4. Keep small family norms and breast feeding
of babies. Have timely marriage and childbirth.
Avoid HRT after menopause.
5. Practice monogamy and maintain sexual hygiene.
Dr Ashish Goel, MBBS, MS,DNB
Dr AK Dewan, MS, MCh
cultivation has a history of about 8000 years.
It was introduced in India by Portuguese traders
in the 16th century, and later on gained acceptance
into the social and cultural practices of India.
Tobacco is a major cause of preventable mortality
and morbidity around the world. It is responsible
for more deaths than those resulting from road
traffic accidents, suicides, homicides, maternity
mortality and other causes combined. In India
nearly half of all cancers in men are associated
with tobacco use including mouth (oral cavity),
lip and tongue, throat (oropharynx, larynx &
hypopharynx), oesophagus, lung and urinary bladder.
In women, less than one fifth of cancers at these
sites, including oesophagus and oral cavity are
tobacco related. Tobacco related cancers constitute
a lower proportion of all cancers among women
due to lower prevalence of tobacco consumption
compared to men.
Prevalence of Tobacco Use in
the world China is the largest consumer of
tobacco where as much as 60 % of the population
indulges in smoking followed by USA, UK and
Australia. According to epidemiological studies
by the Indian Council of Medical Research
there are 184 million tobacco consumers in
India. Fifty-five thousand children take up
this habit every year. Nearly eight lakh deaths
in India are tobacco related.
Prevalence of tobacco use
among men above 15 years of age varies from 46
- 63% in urban areas and 32 - 74% in rural areas.
Among women it varies from 2 - 16% in urban areas
and 20 - 50% in rural areas. Use of smokeless
tobacco is however similar in both men and women.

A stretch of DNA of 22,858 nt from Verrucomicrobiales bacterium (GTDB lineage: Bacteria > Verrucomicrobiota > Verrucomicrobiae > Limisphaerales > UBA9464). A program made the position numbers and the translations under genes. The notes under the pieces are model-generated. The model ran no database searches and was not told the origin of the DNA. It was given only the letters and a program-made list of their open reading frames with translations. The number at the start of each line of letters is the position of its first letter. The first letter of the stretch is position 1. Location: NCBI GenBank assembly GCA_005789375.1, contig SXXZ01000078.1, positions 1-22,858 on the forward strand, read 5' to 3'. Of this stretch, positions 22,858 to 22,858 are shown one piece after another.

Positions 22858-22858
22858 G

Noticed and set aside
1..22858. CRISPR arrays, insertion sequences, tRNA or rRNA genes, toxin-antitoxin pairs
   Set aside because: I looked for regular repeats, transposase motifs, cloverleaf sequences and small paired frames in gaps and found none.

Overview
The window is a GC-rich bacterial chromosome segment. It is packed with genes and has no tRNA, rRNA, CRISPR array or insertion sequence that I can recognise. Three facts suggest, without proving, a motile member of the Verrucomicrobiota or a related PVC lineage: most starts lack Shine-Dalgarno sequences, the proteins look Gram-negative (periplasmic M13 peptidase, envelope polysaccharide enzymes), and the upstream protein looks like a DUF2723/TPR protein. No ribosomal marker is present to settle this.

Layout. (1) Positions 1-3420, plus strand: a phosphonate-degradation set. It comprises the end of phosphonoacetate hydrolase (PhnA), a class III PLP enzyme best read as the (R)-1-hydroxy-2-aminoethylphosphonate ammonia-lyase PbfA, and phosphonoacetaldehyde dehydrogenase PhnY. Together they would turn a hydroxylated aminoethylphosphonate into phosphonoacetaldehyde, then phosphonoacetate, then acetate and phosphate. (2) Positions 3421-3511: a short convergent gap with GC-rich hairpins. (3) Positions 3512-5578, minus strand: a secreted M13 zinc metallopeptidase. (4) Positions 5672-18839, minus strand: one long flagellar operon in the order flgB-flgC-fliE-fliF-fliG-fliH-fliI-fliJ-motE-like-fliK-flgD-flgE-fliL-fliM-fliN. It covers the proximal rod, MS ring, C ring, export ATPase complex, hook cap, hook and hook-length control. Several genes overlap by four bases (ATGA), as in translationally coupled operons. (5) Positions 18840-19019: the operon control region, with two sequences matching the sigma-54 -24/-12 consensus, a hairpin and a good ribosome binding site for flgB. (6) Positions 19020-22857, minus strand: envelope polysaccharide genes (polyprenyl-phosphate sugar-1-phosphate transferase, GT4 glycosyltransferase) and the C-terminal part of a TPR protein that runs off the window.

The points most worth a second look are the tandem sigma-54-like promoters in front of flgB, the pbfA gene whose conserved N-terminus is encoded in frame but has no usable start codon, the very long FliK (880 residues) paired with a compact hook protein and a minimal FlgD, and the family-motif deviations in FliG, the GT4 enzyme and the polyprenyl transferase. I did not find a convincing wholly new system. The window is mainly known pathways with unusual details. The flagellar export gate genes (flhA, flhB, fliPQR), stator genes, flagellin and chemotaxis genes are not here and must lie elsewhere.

Several studies conducted in India on cancer at
various sites have shown that both smoking and
smokeless tobacco use (including tobacco with
lime and paan with tobacco) lead to elevated risks
for intra-oral, oropharyngeal, oesophageal and
cervical and penile cancers. Smoking also causes
increase in risk for lung, hypopharynx, larynx
and stomach cancers as well.
Besides cancer; tobacco is
also responsible for high blood pressure, heart
disease, peripheral vascular disease, bronchitis
and emphysema ultimately leading to COPD, stroke,
impotence and male infertility. Consumption of
tobacco during pregnancy may lead to placental
complications, perinatal death, low birth weight,
miscarriage and fetal malformations.
Habits in India
In India tobacco is consumes in a variety of forms
across various parts of the country; and for each
form a wide variety of products are available.
All these tobacco forms are equally harmful.
1. Smoked Tobacco- cigarette,
cigar, bidi, dhumti, chutta, hookah, chillum etc.
2. Chewed Tobacco- pan, gutkha, khaini, mawa,
pan masala etc.
3. Applied forms- snuff, tobacco based toothpaste,
Several large community intervention studies have
been conducted in India to assess the effectiveness
of various communications strategies in persuading
individuals to reduce or give up their habits.
Some of these studies were also evaluated in terms
of the regression of oral precancerous lesions
in those who stopped using tobacco, as an indicator
of reduction in oral cancer risk. Several primary
prevention approaches may include health education
and making the public aware of the health hazards
of tobacco. Educational institutional and mass
media campaigns including the role of NGOs
is very important in this regard by distribution
of IEC material to individuals in various establishments.
Informal tobacco cessation clinics using counselling
have been in operation for a long time in India.
With the recent availability of nicotine replacement
therapy, such as nicotine patches and Buproprion,
several health facilities have set up tobacco
cessation clinics for people who want to quit,
but are unable to do so on their own. These clinics
employ pharmacological support in addition to
behavioral therapy, which may include individual,
group or telephone counselling, rational emotive
therapy and yoga with pranayam.